Flu season will soon be upon us. The Marathon Family Health Team is urging community members to prepare for this year’s flu season by getting their flu shot. Now that there is potential of having two viruses circulating on in our communities (the influenza/flu virus and the COVID-19 virus), getting the flu shot is more important than ever.
Although the flu is an illness that is mostly a nuisance, it can unfortunately be a serious illness for some, including the elderly, children, pregnant people, and people with chronic conditions (e.g. heart disease, diabetes, asthma, auto-immune disease). To help protect everyone, especially those who are at high-risk of serious illness from the flu, the Ontario Ministry of Health recommends that all individuals over the age of 6 months get a flu shot. Even individuals who are not in any high-risk categories are advised to get the flu shot since it reduces their chances of getting the flu and spreading it to others.
Symptoms of the flu, which generally last between 7 to 10 days, can include the following: fever, chills, cough, runny eyes, stuffy nose, sore throat, headache, muscle aches, weakness and tiredness, or vomiting and diarrhea.
You may have noticed that there are many similarities between the symptoms of the flu and COVID-19. So, how are you expected to know the difference between the viruses? The short answer is: you can’t. That’s one benefit of getting the flu shot this year – it can reduce your risk of developing symptoms that could be associated with COVID-19.
Getting the flu shot will also help with the following:
- As mentioned above, it will help reduce symptom confusion. The flu shot does not protect against COVID-19, but it does protect against the flu. This can result in less time in self-isolation, less time off work or school and less COVID-19 testing (which can be uncomfortable).
- It can help keep your immune system working well. Getting the flu weakens your immune system. If you happen to be exposed to COVID-19 while fighting off the flu, it can be even harder for your body to fight off these viruses.
- Each year, hospitals get very busy with cases of the flu. Remember that the flu is a serious illness for some people and it can lead to hospitalization. Fewer cases of the flu mean fewer people in the hospitals, which will reduce the burden on our health care system and give health care providers greater capacity to care for people with COVID-19 (if our communities happen to get a positive case).
- It will reduce your need to access health care facilities. Keeping people out of the hospital, Assessment Center and clinic will help reduce their risk of being exposed to someone with COVID-19.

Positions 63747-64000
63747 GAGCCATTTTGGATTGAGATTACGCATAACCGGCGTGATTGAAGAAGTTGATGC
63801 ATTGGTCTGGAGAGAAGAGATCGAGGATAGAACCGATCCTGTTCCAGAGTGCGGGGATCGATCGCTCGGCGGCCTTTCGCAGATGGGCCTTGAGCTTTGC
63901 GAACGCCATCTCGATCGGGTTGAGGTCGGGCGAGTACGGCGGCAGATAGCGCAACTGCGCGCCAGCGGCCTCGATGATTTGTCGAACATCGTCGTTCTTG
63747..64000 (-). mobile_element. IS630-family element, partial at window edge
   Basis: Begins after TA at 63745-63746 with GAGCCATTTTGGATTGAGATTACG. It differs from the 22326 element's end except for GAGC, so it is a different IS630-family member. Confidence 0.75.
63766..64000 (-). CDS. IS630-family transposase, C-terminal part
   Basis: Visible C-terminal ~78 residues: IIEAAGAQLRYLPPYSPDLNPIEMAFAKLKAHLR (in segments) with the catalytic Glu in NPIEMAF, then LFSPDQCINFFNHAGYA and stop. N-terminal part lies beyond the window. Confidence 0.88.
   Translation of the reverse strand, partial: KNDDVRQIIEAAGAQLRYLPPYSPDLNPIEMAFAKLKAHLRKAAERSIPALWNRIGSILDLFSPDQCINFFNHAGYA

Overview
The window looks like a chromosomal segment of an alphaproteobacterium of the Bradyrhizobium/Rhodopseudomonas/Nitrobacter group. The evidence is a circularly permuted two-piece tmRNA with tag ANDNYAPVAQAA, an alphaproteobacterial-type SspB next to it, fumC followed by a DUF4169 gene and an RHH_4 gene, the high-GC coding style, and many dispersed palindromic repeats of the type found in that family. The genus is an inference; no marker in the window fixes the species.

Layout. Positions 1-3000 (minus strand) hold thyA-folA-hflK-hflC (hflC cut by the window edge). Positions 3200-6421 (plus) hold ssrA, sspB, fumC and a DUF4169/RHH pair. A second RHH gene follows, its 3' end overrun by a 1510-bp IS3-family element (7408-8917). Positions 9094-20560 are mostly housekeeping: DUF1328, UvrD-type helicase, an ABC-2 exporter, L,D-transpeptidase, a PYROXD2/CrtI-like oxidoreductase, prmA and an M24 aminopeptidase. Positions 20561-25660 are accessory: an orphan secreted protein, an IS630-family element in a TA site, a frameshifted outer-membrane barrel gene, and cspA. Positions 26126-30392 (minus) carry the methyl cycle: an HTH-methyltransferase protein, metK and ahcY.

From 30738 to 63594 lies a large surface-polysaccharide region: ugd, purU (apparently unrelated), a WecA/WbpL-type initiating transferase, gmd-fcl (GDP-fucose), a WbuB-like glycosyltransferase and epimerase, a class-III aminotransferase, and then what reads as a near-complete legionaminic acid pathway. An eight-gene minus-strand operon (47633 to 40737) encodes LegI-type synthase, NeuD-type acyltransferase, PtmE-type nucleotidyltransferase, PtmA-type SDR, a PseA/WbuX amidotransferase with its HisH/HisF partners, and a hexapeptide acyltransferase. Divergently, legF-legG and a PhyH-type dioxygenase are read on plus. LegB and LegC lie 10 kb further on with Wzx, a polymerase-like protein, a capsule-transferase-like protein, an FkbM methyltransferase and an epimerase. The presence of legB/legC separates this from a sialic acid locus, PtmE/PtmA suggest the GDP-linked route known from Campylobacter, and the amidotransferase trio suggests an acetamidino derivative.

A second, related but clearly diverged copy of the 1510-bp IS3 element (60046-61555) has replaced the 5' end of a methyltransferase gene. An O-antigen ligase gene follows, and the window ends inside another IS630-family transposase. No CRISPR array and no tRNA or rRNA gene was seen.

Frequently asked questions about the flu shot
Is the flu shot safe? Yes. The flu shot will not give you the flu. It can make some people sick, but this is not likely. The vaccine contains a form of the flu virus which is not “live” and so it can’t infect you. The flu shot prompts your body to build up its defenses, making you stronger and more resistant to the virus.
Is the flu shot effective? When the vaccine is well matched to the flu strains circulating that flu season, it can prevent the flu in up to 60% of the population.
When should I get vaccinated? It takes about two weeks after vaccination for antibodies to develop in the body that protect against the flu. For this reason, it’s best to get vaccinated early in the fall, before flu season begins. Getting the flu soon after receiving the flu shot is not a result of the vaccine; it simply means that you contracted the virus before or shortly after getting vaccinated.
Do flu vaccines cause any side effects? The flu vaccine, can cause some side effects, such as fatigue, headache, fever, and muscle aches and pains, that are generally mild and go away on their own within a few days. Just like other vaccines and medications, the flu vaccine can also cause other more serious side effects, but this is very unlikely. If you have any concerns about potential side effects, please speak with your health care provider.
What can I do to avoid the flu? Following the public health recommendations that were put in place to reduce the spread of COVID-19 will also help protect you from the flu (e.g. washing your hands, staying home as much as possible, avoiding touching your face, disinfecting commonly touched surfaces, etc.). However, the best way to protect yourself and your family from the flu is getting the flu shot.
What should I do if I have the flu? Stay home and get plenty of rest. In times of COVID-19, getting the flu may also result in an appointment at the Assessment Centre and getting tested for COVID-19. If symptoms get worse or you don’t begin to feel better after a few days, please contact your health care provider.
Where can I get my flu shot? Flu shots are currently available at the Marathon Family Health Team. Call 807-229-3243 or email firstname.lastname@example.org to book an appointment today!
Over the last few months, you have been encouraged to do many things to help protect yourself and others. We are asking you to consider taking one more step towards preventing the spread of illness in our communities and getting your flu shot.
For more information on the flu shot, please visit the Government of Ontario’s website: https://www.ontario.ca/page/flu-facts.